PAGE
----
App Reviewed on: iPhone 3GS
Graphics / Sound Rating:
User Interface Rating:
Re-use / Replay Value Rating:
Action RPGs and the App Store go together like… well, like ice cream and soda, strawberries and whipped cream, hamburgers and french fries or salmon and honey. Now I’ve gone and made myself hungry. Anyway, iOS devices have been a warm home for RPGs of virtually all kinds for quite a while now, so it’s no big surprise to see yet another pop up. But while the appearance of an eightieth (give-or-take) action RPG isn’t exactly noteworthy, the fact that it can easily go toe-to-toe with many of the App Store’s finest is.
Fantastic Knight tells the typical story of a kingdom in peril from two different perspectives: that of the outcast prince, Wenrick, seeking to save his kingdom and avenge the loss of his fiance, and Erien, a rebel fighting to free the kingdom from the tyrannical council and avenge the loss of her uncle. The short version: the kingdom sucks, people died and they’re both pissed off. And it all takes the form of a pretty slick, skills-driven action game. Not too shabby.
While there might be a smaller selection of playable characters compared to what iOS users are probably used to, there’s plenty of customization to be had by way of upgradeable skills and phat lewtz. Even assuming someone were to take the time to complete the game with both characters multiple times so as to try out all the different variations, there would still be more to do. Early on players are given access to the Forgotten Continent, a special dungeon-filled area where the promise of rare items far outweighs the lack of experience gains. And if that’s not enough, the Forgotten Continent also features Game Center leaderboards for each dungeon. So yeah, lots to do.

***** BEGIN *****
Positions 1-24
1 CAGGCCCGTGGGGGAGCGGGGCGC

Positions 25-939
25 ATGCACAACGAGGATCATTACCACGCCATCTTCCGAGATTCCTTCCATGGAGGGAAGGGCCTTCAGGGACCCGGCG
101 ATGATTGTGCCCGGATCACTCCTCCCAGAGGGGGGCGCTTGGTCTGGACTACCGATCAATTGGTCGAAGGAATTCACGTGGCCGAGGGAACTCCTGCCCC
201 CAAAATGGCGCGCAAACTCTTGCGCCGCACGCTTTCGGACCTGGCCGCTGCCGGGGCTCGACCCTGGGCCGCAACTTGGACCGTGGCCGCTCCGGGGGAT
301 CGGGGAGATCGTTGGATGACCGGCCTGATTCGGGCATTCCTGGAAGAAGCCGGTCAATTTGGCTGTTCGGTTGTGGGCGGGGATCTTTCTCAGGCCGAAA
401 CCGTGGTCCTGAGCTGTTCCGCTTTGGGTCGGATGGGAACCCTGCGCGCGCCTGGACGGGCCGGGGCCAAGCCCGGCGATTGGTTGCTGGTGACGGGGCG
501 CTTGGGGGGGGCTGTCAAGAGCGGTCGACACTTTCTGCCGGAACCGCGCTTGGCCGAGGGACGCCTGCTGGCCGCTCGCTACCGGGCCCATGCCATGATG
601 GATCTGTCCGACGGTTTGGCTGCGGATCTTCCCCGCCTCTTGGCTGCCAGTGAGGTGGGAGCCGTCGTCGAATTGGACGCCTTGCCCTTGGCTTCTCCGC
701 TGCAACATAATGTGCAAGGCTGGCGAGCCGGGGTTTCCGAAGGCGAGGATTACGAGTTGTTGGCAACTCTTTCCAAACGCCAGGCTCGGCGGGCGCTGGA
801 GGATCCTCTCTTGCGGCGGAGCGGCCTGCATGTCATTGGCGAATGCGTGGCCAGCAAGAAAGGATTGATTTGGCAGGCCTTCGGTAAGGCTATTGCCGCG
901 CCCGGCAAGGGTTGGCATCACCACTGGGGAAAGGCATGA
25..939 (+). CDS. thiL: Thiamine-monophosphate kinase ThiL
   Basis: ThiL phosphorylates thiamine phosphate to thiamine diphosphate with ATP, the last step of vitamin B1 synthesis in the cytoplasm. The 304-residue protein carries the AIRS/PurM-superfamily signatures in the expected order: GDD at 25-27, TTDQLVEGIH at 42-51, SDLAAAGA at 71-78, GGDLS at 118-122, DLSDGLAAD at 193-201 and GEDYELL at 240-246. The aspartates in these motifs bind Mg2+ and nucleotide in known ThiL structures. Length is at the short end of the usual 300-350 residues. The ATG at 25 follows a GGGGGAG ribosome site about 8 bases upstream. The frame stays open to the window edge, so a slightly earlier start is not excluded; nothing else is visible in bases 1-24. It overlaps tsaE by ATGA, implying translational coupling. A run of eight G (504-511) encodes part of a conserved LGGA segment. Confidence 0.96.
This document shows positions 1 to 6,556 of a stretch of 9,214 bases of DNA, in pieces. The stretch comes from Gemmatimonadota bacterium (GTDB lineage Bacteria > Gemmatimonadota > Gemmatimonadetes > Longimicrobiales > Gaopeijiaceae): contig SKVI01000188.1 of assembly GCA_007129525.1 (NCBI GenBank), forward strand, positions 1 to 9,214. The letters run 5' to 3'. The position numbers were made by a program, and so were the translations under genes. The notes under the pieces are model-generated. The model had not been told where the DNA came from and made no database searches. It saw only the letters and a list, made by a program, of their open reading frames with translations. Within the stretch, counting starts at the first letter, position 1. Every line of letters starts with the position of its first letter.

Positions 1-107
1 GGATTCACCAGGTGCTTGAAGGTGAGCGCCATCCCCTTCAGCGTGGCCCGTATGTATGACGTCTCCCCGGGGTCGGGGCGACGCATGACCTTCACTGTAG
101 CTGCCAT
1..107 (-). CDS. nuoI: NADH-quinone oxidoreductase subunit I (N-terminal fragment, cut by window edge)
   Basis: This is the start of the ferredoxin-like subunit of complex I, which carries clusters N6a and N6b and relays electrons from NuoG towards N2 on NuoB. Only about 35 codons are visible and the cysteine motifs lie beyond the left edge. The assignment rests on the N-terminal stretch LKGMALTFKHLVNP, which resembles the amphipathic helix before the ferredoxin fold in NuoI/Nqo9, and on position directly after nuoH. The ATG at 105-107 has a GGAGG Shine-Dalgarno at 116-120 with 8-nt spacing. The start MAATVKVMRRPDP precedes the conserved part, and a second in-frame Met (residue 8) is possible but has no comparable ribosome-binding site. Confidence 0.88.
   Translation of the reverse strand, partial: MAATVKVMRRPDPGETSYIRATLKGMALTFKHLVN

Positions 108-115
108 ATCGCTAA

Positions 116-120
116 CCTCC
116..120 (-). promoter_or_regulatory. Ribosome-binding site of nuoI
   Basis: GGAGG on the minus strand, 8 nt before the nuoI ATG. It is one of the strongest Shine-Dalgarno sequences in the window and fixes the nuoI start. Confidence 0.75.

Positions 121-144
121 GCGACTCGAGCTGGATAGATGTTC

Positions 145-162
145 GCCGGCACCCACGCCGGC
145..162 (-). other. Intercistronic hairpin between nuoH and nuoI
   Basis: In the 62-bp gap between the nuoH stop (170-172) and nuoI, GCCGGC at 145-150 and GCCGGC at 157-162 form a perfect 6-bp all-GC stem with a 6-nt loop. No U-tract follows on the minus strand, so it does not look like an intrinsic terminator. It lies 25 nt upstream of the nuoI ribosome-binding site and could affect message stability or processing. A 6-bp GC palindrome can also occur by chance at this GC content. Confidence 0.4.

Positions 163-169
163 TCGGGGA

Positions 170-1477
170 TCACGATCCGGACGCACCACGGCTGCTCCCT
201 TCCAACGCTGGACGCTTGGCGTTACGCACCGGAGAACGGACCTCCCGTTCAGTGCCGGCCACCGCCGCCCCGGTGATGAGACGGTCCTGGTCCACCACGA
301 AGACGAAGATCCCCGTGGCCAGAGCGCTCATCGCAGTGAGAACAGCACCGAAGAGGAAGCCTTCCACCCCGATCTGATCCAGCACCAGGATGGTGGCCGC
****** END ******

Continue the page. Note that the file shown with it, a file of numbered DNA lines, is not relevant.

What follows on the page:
Aside from the common “problem” of just wanting more there’s not really a whole lot to complain about in Fantastic Knight. The animations are a tad choppy and some of the sound effects are a little blown out I suppose. Oh, and the inability to compare the stats of gear in the shop to that which is equipped can be a mild annoyance, too.
Whether or not Fantastic Knight is “better” than those other action RPGs is entirely a matter of opinion. Whether or not it’s “comparable” is a bit more cut-and-dry. Because it is comparable.
Tagged with: $2.99, action, action rpg, Fantastic Knight, fantasy, Minoraxis, rpg